Thursday 21 January 2016

2016 Conflict Archaeology Field School in Hanko S. Finland now confirmed

I have today received final confirmation that "Hangö Sommaruniversitet" will finance a three week long archaeological excavation of "Deutsches Lager Hanko" from June 27th to July 16th 2016. The excavation will be organized in the form of a conflict archaeology field school open to anyone interested in WW2 history and conflict archaeology.

Ingermanlandian "Hilfsfreiwillige" in "Deutsches Lager Hanko" in  December 1943. Photo SA-kuva.

The team supervising the field school will include me and archaeology students Anu Varjo (University of Helsinki Dpt. of Archaeology) and Jasmin Jyrä (University of Aberdeen Dpt. of Archaeology).

Trial excavations in progress inside the former German WW2 transition camp in 2014. 
Photo Jan Fast

If you wish to participate in the excavations of the German WW2 camp please send letters of interest to:

Monday 18 January 2016

The case of Huhtiniemi. Looking back into previous forensic conflict archaeology in Finland.

According to persistent rumours in Finland (after WW2) the Finnish army held secret war courts for deserters in Lappeenranta SE Finland during the summer of 1944 after the Soviet offensive that same year. The rumours were supported by finds of several skeletal remains in the area over a prolonged period of years after the war.

Picture from the archaeological excavations (2006).

It was assumed that convicted deserters were moved to Huhtiniemi, executed by firing squad and buried in unmarked graves. Because no records of the activities of the "Greater Saimaa's" regional court martial from 1944 had been found, some believed the records had been deliberately destroyed.

Archaeological excavations were carried out by the dpt. of Archeology University of Helsinki at the site in 2006. During the excavations the skeletal remains of 11 people, all male and aged early twenties to middle-aged, were found.

Finnish forensic dentist Helena Ranta participated in the Huhtiniemi excavations
Forensic research and archaeological finds revealed that the skeletons belonged to  Russian servicemen who died in the garrisons of the area in the 18th century. The cause of death was most likely disease, as the the bodies showed no evidence of battle trauma, gunshot- or other wounds.

An orthodox cross found in the vicinity of one of the buried Russian soldiers.

Further excavations thave not showed evidence of any more mass graves in Huhtiniemi area in Lappeenranta. According to the official report by the research team (from October 2007) all possible WW2 mass grave sites in Huhtiniemi area have been examined and found to be empty of human remains.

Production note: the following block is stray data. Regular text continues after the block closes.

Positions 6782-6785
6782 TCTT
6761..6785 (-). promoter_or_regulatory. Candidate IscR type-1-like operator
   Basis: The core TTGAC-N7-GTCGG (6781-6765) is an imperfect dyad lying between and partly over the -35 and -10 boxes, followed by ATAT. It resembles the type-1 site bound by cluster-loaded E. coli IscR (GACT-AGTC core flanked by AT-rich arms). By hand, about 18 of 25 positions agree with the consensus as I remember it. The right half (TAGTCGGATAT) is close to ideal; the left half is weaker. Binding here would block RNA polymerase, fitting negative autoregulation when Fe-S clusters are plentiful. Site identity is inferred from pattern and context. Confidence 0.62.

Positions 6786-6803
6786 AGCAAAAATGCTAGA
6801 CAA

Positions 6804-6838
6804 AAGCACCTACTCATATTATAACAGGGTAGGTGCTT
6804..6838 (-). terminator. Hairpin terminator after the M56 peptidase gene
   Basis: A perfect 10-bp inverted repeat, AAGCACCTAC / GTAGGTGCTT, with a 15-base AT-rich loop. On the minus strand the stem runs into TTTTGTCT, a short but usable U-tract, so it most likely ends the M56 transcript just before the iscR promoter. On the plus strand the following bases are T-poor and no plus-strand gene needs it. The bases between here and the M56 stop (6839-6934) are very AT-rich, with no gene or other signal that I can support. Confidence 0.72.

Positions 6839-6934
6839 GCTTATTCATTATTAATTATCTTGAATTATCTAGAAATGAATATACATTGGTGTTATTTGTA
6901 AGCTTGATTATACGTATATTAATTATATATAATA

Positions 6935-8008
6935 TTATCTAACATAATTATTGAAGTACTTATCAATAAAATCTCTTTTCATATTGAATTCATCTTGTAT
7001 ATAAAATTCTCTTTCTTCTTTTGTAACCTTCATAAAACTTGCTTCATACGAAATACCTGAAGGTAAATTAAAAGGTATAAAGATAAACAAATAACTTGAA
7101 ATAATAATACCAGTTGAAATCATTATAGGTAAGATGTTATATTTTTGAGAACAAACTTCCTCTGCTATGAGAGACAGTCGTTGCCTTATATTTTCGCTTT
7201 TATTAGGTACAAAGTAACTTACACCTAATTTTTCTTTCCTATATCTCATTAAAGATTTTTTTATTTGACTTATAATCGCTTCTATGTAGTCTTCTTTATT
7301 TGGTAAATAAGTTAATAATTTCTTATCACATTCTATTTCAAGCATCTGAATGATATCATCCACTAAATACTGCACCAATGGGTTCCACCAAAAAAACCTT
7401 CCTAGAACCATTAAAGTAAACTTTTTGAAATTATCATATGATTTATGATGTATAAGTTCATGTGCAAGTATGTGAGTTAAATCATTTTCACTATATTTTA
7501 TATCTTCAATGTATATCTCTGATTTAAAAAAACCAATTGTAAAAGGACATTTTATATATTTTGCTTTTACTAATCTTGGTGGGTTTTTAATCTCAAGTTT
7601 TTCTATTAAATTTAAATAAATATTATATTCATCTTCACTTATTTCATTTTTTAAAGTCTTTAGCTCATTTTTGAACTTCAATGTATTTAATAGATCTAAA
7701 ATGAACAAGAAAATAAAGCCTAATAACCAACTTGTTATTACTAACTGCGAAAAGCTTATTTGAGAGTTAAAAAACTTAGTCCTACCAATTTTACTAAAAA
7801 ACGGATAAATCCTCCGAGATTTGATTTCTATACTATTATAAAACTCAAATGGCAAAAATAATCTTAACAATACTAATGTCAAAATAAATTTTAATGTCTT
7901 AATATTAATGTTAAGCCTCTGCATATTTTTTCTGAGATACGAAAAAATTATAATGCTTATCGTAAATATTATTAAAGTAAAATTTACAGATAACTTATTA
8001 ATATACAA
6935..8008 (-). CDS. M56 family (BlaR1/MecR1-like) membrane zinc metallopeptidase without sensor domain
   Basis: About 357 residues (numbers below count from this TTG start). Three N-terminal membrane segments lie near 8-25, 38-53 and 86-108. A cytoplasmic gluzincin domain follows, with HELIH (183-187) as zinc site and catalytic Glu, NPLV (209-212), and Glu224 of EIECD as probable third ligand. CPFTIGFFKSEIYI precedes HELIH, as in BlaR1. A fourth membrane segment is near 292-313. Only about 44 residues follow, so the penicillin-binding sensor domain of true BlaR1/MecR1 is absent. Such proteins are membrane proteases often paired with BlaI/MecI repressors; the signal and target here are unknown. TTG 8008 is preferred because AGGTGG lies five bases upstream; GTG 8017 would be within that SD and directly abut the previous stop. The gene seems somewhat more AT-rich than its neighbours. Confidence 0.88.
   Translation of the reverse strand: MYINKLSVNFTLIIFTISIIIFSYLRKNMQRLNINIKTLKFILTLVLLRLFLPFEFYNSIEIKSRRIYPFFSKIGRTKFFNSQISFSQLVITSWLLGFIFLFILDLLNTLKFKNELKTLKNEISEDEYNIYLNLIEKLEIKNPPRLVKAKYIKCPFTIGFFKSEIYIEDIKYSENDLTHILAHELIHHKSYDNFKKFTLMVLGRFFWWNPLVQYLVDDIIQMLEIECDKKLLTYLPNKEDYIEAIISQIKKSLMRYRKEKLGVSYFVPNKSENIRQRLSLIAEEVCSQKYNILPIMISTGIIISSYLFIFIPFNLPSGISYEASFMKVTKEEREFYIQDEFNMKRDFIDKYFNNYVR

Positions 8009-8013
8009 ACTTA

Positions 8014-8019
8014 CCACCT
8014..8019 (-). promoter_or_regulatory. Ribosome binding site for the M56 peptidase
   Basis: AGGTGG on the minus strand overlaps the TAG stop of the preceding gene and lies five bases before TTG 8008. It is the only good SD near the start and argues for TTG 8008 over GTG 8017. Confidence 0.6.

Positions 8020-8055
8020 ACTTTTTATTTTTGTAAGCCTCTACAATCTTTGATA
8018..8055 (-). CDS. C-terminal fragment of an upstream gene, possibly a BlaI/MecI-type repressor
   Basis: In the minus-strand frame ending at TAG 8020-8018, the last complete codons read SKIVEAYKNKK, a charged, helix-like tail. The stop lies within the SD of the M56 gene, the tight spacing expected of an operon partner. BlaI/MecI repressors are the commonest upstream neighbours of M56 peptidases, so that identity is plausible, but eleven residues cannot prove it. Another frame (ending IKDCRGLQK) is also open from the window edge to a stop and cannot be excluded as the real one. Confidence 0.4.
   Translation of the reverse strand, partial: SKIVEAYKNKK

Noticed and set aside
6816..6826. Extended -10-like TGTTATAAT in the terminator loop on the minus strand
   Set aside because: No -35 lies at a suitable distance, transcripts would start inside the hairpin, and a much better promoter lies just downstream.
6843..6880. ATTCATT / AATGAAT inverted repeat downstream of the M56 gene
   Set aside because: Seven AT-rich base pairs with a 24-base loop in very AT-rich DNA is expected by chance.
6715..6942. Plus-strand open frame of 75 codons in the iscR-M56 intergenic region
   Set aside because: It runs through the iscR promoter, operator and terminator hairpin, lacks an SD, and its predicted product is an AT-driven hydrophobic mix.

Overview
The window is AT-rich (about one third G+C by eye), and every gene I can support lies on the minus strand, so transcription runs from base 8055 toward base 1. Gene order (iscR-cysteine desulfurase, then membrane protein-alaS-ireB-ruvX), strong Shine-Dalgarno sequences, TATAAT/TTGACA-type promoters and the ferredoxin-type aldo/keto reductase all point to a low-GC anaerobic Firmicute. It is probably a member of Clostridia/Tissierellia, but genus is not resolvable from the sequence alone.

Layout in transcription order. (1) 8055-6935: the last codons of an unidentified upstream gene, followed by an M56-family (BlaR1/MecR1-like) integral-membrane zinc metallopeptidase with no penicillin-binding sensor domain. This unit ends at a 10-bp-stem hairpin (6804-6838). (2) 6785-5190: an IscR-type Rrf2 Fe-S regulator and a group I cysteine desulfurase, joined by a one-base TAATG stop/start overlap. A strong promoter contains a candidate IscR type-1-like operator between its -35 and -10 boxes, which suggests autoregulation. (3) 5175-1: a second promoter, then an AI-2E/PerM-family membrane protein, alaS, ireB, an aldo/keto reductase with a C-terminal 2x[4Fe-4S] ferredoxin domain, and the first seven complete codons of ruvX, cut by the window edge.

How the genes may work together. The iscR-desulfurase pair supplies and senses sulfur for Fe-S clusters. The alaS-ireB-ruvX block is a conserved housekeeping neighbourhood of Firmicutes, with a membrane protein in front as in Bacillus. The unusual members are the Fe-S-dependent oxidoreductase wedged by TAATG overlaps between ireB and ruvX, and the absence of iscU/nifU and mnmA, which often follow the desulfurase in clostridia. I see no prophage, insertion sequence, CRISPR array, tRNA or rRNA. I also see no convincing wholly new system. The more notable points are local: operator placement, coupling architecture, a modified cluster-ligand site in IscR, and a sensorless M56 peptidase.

The skeletal remains of the deceased found during the archaeological excavations were properly reburied in 2015.


Friday 15 January 2016

Lecturing about community archaeology, responsible metal detecting and WW2 conflict archaeology in Finland

I will be lecturing on the topic at the University of Helsinki U38 room 205 on the 1st of February 2016. The lecture is part of the studies in Museology and archaeology at the University. Please come and listen to it. The lecture is in Finnish but  I will be summarizing it in English.

Pinpointing metal objects on the excavation area (yellow flags).

The lecture is labelled "Yhteisöarkeologian historia Suomessa ja metallinpaljastimen käyttö toisen maailmansodan arkeologisten kohteiden tutkimuksessa" this translates to "The history of community archaeology in Finland and the use of metal detectors in the archaeological research of Second World War sites".

School students removing the topsoil of the detected area before the start of the excavation.

Saturday 9 January 2016

Nazi War Diggers

I won´t even change the name, it is what it is (was). While it now seems clear that the archaeological community wasn´t successfull in preventing British Channel 5 from broadcasting "Nazi War Diggers" by ClearStory in the end I think the whole sad affair has made us much stronger.

I would like to thank Tony Pollard, Tim Sutherland and above all Andy Brockman for all the effort You have put into this. Let´s all work even harder together to protect the WW2 heritage in the future!